(In)fertility and loss: Conception and motherhood in the era of assisted reproductive technology

Iris Po Yee Lo, Celia Hoi Yan Chan

Research output: Chapter in book / Conference proceedingChapter in an edited book (as author)Academic researchpeer-review

Abstract

This chapter examines heterosexual and lesbian women's meaning-making processes and experiences of infertility and of assisted reproduction through a sociological lens. The intersectional approach to infertility provides a good vantage point for exploring the various ways in which class and sexuality reinforce and/or challenge biomedical and cultural notions of (in)fertility, conception, and parenthood. The chapter considers the sociological lens to explore the experiences of (in)fertility and assisted reproductive technology (ART), with a focus on women's sense of self and loss shaped by unfulfilled wishes for family formation or/and social expectations toward motherhood, on shifts in and constraints of family ideologies, and on the inequalities embedded in the medicalization of infertility. Amidst the global transformation of intimate and family lives, coupled with rapid development of, yet unequal access to, ART across the globe, individuals' self-definitions of their infertile identities are worth exploring.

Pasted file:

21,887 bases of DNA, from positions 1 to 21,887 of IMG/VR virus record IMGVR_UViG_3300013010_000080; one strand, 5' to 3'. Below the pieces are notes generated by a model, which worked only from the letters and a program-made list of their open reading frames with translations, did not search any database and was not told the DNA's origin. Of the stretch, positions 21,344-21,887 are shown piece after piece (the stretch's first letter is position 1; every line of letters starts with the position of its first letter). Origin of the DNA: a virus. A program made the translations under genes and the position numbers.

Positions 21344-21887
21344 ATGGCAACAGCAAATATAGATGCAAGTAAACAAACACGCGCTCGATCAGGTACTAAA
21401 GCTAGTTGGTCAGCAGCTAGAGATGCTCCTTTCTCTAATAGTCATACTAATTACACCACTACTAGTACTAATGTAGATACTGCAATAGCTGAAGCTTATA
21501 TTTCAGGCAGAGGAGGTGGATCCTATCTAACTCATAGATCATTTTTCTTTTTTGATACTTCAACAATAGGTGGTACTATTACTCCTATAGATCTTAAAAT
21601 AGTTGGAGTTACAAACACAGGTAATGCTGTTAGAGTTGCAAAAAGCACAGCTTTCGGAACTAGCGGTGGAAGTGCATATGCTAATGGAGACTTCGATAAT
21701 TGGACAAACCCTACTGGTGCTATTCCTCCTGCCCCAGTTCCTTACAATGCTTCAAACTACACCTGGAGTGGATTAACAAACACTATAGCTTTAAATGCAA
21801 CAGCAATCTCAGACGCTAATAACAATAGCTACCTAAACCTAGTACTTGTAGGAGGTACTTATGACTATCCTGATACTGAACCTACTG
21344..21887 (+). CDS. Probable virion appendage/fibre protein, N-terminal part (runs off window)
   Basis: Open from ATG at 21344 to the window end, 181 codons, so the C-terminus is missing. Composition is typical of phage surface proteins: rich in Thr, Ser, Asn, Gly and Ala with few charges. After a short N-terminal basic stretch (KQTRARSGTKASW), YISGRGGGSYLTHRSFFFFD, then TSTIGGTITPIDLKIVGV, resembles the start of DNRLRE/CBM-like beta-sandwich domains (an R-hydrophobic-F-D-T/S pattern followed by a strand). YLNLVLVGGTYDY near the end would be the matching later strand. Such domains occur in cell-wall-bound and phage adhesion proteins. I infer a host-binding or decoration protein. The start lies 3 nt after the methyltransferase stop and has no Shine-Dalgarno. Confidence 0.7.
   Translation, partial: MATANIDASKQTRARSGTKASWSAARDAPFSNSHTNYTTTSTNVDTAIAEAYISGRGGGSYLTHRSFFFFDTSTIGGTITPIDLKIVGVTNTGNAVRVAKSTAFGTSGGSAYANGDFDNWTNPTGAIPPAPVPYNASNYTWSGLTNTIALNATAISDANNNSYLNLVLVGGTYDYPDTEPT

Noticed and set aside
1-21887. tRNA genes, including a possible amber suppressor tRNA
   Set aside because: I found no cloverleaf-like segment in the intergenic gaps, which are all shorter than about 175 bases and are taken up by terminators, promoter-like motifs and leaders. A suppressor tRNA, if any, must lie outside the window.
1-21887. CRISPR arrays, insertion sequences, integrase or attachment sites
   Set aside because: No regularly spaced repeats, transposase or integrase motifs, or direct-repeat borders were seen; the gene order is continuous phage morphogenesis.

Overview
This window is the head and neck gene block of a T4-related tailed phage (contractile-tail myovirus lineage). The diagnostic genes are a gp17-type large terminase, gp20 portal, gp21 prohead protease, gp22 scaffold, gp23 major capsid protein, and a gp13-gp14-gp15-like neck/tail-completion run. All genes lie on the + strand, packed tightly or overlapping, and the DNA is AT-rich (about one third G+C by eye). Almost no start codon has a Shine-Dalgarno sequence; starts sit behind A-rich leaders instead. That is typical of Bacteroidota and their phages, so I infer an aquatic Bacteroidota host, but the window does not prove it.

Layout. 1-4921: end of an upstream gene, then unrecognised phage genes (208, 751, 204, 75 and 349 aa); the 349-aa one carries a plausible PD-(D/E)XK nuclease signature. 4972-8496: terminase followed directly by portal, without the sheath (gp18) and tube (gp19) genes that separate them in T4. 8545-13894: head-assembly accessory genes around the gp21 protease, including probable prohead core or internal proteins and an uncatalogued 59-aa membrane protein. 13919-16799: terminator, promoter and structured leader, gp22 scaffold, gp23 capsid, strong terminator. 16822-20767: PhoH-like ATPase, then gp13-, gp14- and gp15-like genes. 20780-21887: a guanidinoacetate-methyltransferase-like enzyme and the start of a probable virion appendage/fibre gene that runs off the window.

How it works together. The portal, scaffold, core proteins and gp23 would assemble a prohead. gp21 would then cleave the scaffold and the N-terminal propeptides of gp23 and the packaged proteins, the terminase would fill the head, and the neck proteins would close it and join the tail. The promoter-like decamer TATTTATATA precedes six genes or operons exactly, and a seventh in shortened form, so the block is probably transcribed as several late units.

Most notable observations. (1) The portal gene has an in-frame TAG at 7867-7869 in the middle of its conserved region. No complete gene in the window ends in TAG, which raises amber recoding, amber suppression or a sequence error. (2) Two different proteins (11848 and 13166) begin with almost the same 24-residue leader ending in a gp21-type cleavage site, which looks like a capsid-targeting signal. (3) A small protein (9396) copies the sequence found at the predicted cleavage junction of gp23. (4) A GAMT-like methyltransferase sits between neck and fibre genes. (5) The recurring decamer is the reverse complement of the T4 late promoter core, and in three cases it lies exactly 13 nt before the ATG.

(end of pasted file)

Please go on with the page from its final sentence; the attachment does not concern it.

Original languageEnglish
Title of host publicationHandbook of the sociology of death, grief and bereavement: A guide to theory and practice
Place of PublicationNew York
PublisherRoutledge
Chapter21
Pages306-320
ISBN (Electronic)9781315453859
ISBN (Print)9781138201071
Publication statusPublished - 2017
Externally publishedYes

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